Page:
fiction you just never know what’s gonna happen but yes I I think of myself as a fiction writer who has who has strayed but but with the with the political stuff I mean I you know I would have sayings just a minute ago was I felt like I I couldn’t hadn’t done it as a journalist could I put it in a novel right and I feel like I mean I don’t this has not done clearly has not the overturned most Americans yeah yet yes yes no it’s a slow burn yeah hasn’t been that much time yes yes well and that you know and the book is selling you know you know a bit by bit bit by the way we do this work but um I feel that you know I I think it’s it’s kind of a nice way to deliver a political message the novel actually and you know and and if I think of my own maybe not my politics but certainly kind of ones humanism right I mean it’s certainly the novel has in my own kind of life reading light has played by far the the greatest role right so you know Tolstoy you know I think the person I learned the most about I’m trying to be a good person okay about being a good writer I mean I wish who this was a question that my colleague who I hope will make it this evening but he sent me just in case his question which is what writers contemporary in Russia and the US or English language and Russian language writers he says you take the deepest interest in hmm oh so many I you know patrushev scare as as a fiction writer as whose work has a you know amazing continuity from the kind of Soviet to the post-soviet period because she was writing about the domestic sphere right which has which was violent and and unequal and has remained that right so she didn’t have to really change very much I you know kill eels work really kind of changed my idea of what a writer could do and should do you know I was writing this book I read one of the flattest short books I thought that was pretty Pushkin Hills just actually translated by his daughter that’s good book yes yeah yeah so yeah I mean I’m I mean ever I can read everything and any and people writing in English Oh what have I read I’m a big fan of elephant it seems mutual oh yes but I was you know I was a fan first yeah before she was a fan of mine who else you know I think Franzen’s a great novelist now zinc her novels I’ve really enjoyed recently we’re picking up on a lift but human mentioned there the the protagonists of your novel and the Ray Kaplan is a recent PhD in Russian literature yes and one strand of the narrative concerns his ambivalence about his profession mm-hm and it’s odd to me how frequently maybe it’s just my particular vantage point but how Frick frequently novels written in English seemed to take aim at the study of Russian literature really well and that those people who perform the study of Russian literature so edit back to humans novel is one recent example and David Lodge has a novel and I can’t remember the title of it actually but what the protagonist is trying to write this book about Lermontov okay during it mm-hm so for me as a professor of the Department of Slavic languages literature’s here I wonder about these potshots but your character takes certain profession what is it about us that bothers you Oh nah nothing no no III love are you kidding my Alex Fishman yes once the you do you don’t want to wish to laymen yes but he is the the bit more of the meal yes a guy who succeeds initially but but maybe not in a long time in this field but it was a curious strand how did that I’m just wonder how that came about in the novel oh yeah I mean I I began you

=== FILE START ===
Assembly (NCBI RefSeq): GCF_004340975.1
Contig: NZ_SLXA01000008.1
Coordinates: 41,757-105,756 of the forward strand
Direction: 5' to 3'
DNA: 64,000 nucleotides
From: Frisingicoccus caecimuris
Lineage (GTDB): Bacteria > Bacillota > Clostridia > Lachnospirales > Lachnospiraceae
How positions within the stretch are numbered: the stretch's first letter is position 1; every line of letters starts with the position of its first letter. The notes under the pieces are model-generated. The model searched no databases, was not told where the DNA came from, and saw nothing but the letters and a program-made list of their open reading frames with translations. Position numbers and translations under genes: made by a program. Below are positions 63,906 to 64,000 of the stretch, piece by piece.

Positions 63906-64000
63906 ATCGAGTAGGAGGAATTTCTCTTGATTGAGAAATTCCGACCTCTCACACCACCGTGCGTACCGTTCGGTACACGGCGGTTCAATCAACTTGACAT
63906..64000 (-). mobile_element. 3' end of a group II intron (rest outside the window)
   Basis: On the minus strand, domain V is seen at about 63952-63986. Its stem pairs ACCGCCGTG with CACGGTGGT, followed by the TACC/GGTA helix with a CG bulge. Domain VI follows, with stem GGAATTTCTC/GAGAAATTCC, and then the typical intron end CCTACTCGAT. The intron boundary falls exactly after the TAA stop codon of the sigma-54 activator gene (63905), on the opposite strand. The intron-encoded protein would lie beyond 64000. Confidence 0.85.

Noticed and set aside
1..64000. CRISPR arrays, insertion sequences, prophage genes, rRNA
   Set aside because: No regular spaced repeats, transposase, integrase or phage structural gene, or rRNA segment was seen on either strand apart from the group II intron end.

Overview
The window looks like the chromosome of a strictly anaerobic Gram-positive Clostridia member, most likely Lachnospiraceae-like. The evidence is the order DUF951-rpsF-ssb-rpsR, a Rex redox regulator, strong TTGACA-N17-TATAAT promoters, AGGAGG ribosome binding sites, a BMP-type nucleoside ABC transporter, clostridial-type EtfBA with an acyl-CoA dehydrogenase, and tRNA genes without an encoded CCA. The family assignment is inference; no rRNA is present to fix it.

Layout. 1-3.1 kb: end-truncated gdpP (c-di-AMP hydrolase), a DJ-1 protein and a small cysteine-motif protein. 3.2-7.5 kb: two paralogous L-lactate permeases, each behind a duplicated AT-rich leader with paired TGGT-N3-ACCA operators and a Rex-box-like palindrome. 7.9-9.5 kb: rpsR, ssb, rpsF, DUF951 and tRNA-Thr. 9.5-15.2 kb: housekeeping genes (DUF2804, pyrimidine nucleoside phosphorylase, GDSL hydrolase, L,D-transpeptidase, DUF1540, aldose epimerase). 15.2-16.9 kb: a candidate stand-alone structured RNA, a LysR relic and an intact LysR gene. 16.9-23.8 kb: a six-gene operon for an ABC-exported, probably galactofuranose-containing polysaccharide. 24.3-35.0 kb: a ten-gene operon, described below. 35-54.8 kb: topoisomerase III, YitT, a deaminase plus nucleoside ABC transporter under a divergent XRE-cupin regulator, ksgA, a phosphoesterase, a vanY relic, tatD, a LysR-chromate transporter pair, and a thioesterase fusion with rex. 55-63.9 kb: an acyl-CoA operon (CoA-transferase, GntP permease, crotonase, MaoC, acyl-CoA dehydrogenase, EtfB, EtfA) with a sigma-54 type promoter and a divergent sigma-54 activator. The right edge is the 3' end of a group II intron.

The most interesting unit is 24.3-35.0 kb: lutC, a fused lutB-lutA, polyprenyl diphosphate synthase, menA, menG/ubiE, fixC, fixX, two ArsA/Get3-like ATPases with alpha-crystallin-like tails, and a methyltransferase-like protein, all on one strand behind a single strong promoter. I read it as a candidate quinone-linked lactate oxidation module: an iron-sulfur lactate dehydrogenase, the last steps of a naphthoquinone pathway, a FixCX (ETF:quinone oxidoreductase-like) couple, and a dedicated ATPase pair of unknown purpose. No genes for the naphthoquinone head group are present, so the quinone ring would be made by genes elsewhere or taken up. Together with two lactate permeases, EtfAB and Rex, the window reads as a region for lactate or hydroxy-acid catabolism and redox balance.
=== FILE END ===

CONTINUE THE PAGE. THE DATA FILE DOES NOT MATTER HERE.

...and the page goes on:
know it’s it’s it’s based on my own you know I did actually go and take care of my grandmother for a year like the narrator happened during that exact period of time you know so some some stuff happened some of it not but you know and so initially I had kind of thought well can it can he be kind of like me can it be like translators or journalists right I did being a journalist forget him out of house but it it wasn’t it wasn’t I didn’t enjoy writing that and then I made him an academic and then I really and then I had started having a lot of fun so that’s my question was it’s so fun oh I mean I got that’s interesting I mean so yeah I mean I love I love Slovak studies no no joke I mean I you know most of the books that I read you know certainly you know historians the Soviet Union have meant a lot to me you know both on the left Sheila Fitzpatrick University of Chicago and on the right you know Richard pipes actually great historian in my opinion okay Russia Russia and she’ll isn’t no well yes no I’m gonna push that I don’t I don’t think he behaved very well it’s weren’t heard for example but Russia under the old regime yeah that’s good Bob and ya know so I love xylose lovak Studies I do you know I to be I guess to be fair I you know the Fishman character is a person who profits off the sort of fascination with the kind of macabre of aspects of Russian history Randy’s doing him he’s digitizing the gulag right I didn’t actually have any academics in mind I had some it’s more that’s more of a kind of a thing that journalists and you know think-tank people engage in right you know it less so in academia right boom academics tend to be a bit more circumspect yeah bu you do teach if I’m at the Columbia School journalist yes and do you have interest in extending into literary academia oh um we hope for a book of collected essays on Russian writers for example oh yeah I would love to do that you think that you think I should you think people care why you’d have to write them first okay yes it’s possible yes no well you know I I so I did my undergrad in in Russian history in literature oh you do yeah and so I studied with the bottom buoyant and Marshall Poe and I took classes with pipes and Edward Keenan so I mean that was a very lively in a Russian group of Russian scholars my mom worked at the Russian research center back before the Davis centre with nikich who was the head of it back then I was a bill Alexander nekritz you yeah so so I very much feel like the Slovak Department is my home but but I don’t have a PhD so I’m not qualified I did I tried to teach at the the journalism schools very practical so it’s kind of it’s a professional school it’s one year so you’re just students get there they need to learn how to report they need to learn how to kind of package that reporting in spring they do kind of longer stuff but the so last year we actually did a class on Russian you know reporting on Russia but in the US and so and that was fun it was a bit more of an academic class then then it’s typically taught at the J school so yeah there I mean and actually the the reason I was able to do that is because Russia is so in the news yeah for better or for worse yes yes sir yeah for us it’s it’s it’s yes I don’t know how do you feel about it how do I feel about the fact that it’s in there yes yes well it’s the the news is a problem you know what they pick up what the news picks up is it’s possibly not what I would want to shine the light on the link and and I I know that you might agree with that there are deeper processes occurring in various places that tell us a lot about the longer-term processes that are afoot possibly then the things that end up in our news which and of course the fixation on Trump’s meetings or not meetings with Russian leaders I think in the long run are

going to seem very inconsequential well those things are going to seem very inconsequential but I I do have a growing sense of alarm about what is happening in Russia hmm and I yeah I’m hoping that we find a way to talk about that and possibly your novel will indeed help us to find a way to talk about that in America in the english-language press in public culture in a more intelligent and informed way so that when people that would be great for from your it lips – yeah but well thank you very much for joining us here thank you and we’ll be back soon with another installment